I have lived in Japan for about 4 years, my Wife and now my Son are Japanese (well, he is Japanese-Australian!!). It is difficult for me to feel completely at “home” living in Japan just as it is for my wife to feel completely at home living in Australia. We both have the things we miss about home such as friends, foods, places, etc. I can’t say whether this is a good or a bad thing, but it can be challenging.
    At the end of the day, how the people around you perceive you is not really within your control. The more you interact with them the more they will get you know you and the more you can break-down whatever stereotypes they may have pinned on you when you first met them, but you simply can’t do this for the entire population of a country!!
    Really when you think about it, when you are asking someone to accept you into any society, whether it is because of what is written on the front of your passport, or becuase of where you live, what you are really asking them to do is to apply whatever stereotypes they may hold for that nationality/society. Assuming this is possible, the very moement they do this, you are only going to start breaking down those stereotypes as they learn more and more about who you really are anyway!!

    Regardless of what anyone else thinks, you are you. Accept it for what it is, try not to get too angry or frustrated about it when people don’t understand and go about your way.

  3. JCH10022 says:

    Here is the answer to your question:

    A non-racially Japanese individual can become a Japanese citizen through naturalization. So technically, yes, this is possible, though difficult. After naturalization, this person would become a foreign-born Japanese.

    However, would this naturalized Japanese citizen ever be considered Japanese by the Japanese society at large, and by individuals who are not his close friends/confidants? No, because the Japanese society as a whole sees nationality and race as inseparable, and have not had enough exposure to diversity to be able to see beyond this construct. It is not so much rejection as it is a total unfamiliarity with Western views of nationhood and citizenship. I hope this makes sense.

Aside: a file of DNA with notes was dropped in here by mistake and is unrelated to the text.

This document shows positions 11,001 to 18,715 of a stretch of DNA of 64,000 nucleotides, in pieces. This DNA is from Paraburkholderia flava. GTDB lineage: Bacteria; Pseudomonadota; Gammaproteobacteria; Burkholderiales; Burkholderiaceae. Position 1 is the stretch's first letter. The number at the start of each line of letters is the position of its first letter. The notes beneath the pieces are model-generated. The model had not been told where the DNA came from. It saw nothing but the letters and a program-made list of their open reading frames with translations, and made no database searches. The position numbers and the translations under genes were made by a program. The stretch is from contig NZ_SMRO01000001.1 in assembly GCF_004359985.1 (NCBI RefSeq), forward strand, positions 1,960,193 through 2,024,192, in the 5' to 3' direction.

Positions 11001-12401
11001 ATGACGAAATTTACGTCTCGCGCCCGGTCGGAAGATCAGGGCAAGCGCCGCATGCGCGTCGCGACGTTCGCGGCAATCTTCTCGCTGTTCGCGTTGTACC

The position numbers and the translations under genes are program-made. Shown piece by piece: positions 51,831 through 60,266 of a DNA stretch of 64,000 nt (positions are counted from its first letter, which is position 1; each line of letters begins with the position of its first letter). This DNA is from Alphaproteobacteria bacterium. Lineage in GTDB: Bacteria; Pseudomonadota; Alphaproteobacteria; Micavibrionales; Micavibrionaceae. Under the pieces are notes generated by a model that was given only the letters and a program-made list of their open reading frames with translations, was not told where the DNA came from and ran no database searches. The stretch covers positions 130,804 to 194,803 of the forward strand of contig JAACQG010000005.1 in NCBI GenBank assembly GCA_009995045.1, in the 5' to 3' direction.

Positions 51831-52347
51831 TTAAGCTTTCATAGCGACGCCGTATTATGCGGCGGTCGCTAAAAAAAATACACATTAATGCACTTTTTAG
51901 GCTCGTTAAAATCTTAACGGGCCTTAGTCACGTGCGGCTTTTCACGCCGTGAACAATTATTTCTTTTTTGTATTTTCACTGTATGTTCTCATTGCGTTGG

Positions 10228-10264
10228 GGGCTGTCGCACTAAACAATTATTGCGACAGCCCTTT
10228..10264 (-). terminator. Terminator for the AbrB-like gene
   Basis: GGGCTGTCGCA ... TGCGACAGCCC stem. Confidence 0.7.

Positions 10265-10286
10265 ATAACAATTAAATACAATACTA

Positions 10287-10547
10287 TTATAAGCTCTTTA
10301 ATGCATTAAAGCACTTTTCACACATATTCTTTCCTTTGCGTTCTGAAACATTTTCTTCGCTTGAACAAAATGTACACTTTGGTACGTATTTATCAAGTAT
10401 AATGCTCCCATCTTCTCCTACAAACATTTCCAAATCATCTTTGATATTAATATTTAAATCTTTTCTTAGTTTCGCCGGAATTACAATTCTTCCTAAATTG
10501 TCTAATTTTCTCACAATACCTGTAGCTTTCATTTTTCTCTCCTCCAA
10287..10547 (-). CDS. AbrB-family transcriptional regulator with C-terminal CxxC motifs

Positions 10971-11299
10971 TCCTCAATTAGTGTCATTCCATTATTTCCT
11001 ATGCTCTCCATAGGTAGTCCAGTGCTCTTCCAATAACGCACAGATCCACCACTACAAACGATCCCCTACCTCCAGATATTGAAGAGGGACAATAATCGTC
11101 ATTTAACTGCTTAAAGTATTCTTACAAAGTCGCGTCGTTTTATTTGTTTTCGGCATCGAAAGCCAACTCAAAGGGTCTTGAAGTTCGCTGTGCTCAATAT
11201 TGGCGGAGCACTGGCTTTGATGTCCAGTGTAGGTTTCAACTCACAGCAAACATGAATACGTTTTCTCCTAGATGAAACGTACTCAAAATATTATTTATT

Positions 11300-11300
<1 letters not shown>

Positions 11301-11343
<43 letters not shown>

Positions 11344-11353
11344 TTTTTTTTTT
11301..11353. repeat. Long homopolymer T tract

It seems that many Americans, or other Japanophiles from diverse societies, struggle with this reality — and that is totally understandable. The best way to deal with this issue is to understand how and why Japanese society is the way that it is. Accept it. Understand that the society could change someday, and that the current cultural perception of us/them does not mean that you cannot like Japan, love Japan, have close ties with Japan, take inspiration from Japan, study Japanese, or integrate the culture into your everyday life. All it means is that if you ever decide to put down roots there, you could seek naturalization but would nevertheless have to contend with a certain social “otherness.”

    Always be patient, diplomatic, and respectful — these traits will get you very far in Japan, and will open many doors.

  4. Oh, and I already said this on your Youtube Video pages, Gakuranman, but your video responses to this topic are really quite insightful. Thanks for putting all this together in this article on your site so we can watch everything unfold from video to video!

  5. woops. Accidentally tried to post this as a guest without logging in….

    Fantastic series of videos. Admittedly I am a relative newcomer to Japan, and have only been here a total of about a year if I add up my various visits plus recent (more permanent, career based) move to Tokyo, but I feel like I'm starting to see some of the cultural layers peel away in my daily interactions with others – particularly through daily life at my work and graduate school. As an anthropologist, I try really hard to listen to everyone's feelings about identity, home, culture and place, and then form somewhat of an understanding about the cultures and subcultures around me… but this is something that any anthro student or professional is told can and will take YEARS to come together for you. Since I have some years to spare, I'm trying to be patient and just let the big picture come together over time. I don't want to become Japanese – but I do enjoy living among Japanese people and making a positive difference in the community around me (I'm okay with participating in things like trash cleanup days and I think it's helped me to be at least recognized as a positive part of the community).